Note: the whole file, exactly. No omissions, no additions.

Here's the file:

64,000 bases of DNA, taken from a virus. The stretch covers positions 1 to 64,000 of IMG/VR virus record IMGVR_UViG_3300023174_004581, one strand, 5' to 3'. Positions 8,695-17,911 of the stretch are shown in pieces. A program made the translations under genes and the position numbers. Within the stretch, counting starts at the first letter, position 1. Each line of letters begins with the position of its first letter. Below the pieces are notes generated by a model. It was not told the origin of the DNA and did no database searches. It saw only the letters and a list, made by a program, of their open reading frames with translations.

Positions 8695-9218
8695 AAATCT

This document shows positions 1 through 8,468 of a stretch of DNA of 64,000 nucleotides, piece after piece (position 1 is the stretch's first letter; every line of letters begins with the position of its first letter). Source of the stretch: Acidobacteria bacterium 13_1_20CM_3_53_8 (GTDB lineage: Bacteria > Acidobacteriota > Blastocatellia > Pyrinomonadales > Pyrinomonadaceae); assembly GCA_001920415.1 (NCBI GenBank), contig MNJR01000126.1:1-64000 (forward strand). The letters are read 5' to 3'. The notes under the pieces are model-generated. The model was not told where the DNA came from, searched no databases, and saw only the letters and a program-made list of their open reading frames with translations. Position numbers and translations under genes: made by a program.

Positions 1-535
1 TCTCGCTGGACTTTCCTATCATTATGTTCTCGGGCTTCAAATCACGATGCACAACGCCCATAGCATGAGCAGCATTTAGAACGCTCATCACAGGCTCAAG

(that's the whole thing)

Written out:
64,000 bases of DNA, taken from a virus. The stretch covers positions 1 to 64,000 of IMG/VR virus record IMGVR_UViG_3300023174_004581, one strand, 5' to 3'. Positions 8,695-17,911 of the stretch are shown in pieces. A program made the translations under genes and the position numbers. Within the stretch, counting starts at the first letter, position 1. Each line of letters begins with the position of its first letter. Below the pieces are notes generated by a model. It was not told the origin of the DNA and did no database searches. It saw only the letters and a list, made by a program, of their open reading frames with translations.

Positions 8695-9218
8695 AAATCT

This document shows positions 1 through 8,468 of a stretch of DNA of 64,000 nucleotides, piece after piece (position 1 is the stretch's first letter; every line of letters begins with the position of its first letter). Source of the stretch: Acidobacteria bacterium 13_1_20CM_3_53_8 (GTDB lineage: Bacteria > Acidobacteriota > Blastocatellia > Pyrinomonadales > Pyrinomonadaceae); assembly GCA_001920415.1 (NCBI GenBank), contig MNJR01000126.1:1-64000 (forward strand). The letters are read 5' to 3'. The notes under the pieces are model-generated. The model was not told where the DNA came from, searched no databases, and saw only the letters and a program-made list of their open reading frames with translations. Position numbers and translations under genes: made by a program.

Positions 1-535
1 TCTCGCTGGACTTTCCTATCATTATGTTCTCGGGCTTCAAATCACGATGCACAACGCCCATAGCATGAGCAGCATTTAGAACGCTCATCACAGGCTCAAG